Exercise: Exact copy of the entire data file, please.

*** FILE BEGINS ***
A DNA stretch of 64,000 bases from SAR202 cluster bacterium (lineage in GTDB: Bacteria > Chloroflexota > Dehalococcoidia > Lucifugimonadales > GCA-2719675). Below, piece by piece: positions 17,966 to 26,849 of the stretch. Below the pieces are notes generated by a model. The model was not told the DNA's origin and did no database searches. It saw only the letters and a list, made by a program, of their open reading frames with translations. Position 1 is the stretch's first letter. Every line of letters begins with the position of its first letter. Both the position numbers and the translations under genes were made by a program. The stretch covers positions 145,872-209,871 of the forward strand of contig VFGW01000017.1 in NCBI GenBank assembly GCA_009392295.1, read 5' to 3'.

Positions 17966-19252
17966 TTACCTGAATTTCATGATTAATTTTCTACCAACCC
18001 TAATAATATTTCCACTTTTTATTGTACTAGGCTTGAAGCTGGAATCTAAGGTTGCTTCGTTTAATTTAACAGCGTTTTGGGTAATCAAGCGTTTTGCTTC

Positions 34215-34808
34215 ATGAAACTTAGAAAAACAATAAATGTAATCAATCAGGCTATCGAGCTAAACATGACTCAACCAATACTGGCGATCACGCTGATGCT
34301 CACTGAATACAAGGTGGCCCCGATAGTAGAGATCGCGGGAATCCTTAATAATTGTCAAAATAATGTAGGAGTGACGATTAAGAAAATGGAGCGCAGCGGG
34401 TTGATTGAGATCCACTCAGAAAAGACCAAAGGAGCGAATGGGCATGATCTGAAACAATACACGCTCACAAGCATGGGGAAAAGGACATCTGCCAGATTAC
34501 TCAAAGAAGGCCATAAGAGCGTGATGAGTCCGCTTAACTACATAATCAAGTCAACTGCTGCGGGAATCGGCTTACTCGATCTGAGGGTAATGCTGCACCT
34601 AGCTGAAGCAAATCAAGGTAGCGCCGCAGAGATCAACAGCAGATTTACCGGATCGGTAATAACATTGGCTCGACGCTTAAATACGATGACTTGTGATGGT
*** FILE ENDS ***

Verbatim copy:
A DNA stretch of 64,000 bases from SAR202 cluster bacterium (lineage in GTDB: Bacteria > Chloroflexota > Dehalococcoidia > Lucifugimonadales > GCA-2719675). Below, piece by piece: positions 17,966 to 26,849 of the stretch. Below the pieces are notes generated by a model. The model was not told the DNA's origin and did no database searches. It saw only the letters and a list, made by a program, of their open reading frames with translations. Position 1 is the stretch's first letter. Every line of letters begins with the position of its first letter. Both the position numbers and the translations under genes were made by a program. The stretch covers positions 145,872-209,871 of the forward strand of contig VFGW01000017.1 in NCBI GenBank assembly GCA_009392295.1, read 5' to 3'.

Positions 17966-19252
17966 TTACCTGAATTTCATGATTAATTTTCTACCAACCC
18001 TAATAATATTTCCACTTTTTATTGTACTAGGCTTGAAGCTGGAATCTAAGGTTGCTTCGTTTAATTTAACAGCGTTTTGGGTAATCAAGCGTTTTGCTTC

Positions 34215-34808
34215 ATGAAACTTAGAAAAACAATAAATGTAATCAATCAGGCTATCGAGCTAAACATGACTCAACCAATACTGGCGATCACGCTGATGCT
34301 CACTGAATACAAGGTGGCCCCGATAGTAGAGATCGCGGGAATCCTTAATAATTGTCAAAATAATGTAGGAGTGACGATTAAGAAAATGGAGCGCAGCGGG
34401 TTGATTGAGATCCACTCAGAAAAGACCAAAGGAGCGAATGGGCATGATCTGAAACAATACACGCTCACAAGCATGGGGAAAAGGACATCTGCCAGATTAC
34501 TCAAAGAAGGCCATAAGAGCGTGATGAGTCCGCTTAACTACATAATCAAGTCAACTGCTGCGGGAATCGGCTTACTCGATCTGAGGGTAATGCTGCACCT
34601 AGCTGAAGCAAATCAAGGTAGCGCCGCAGAGATCAACAGCAGATTTACCGGATCGGTAATAACATTGGCTCGACGCTTAAATACGATGACTTGTGATGGT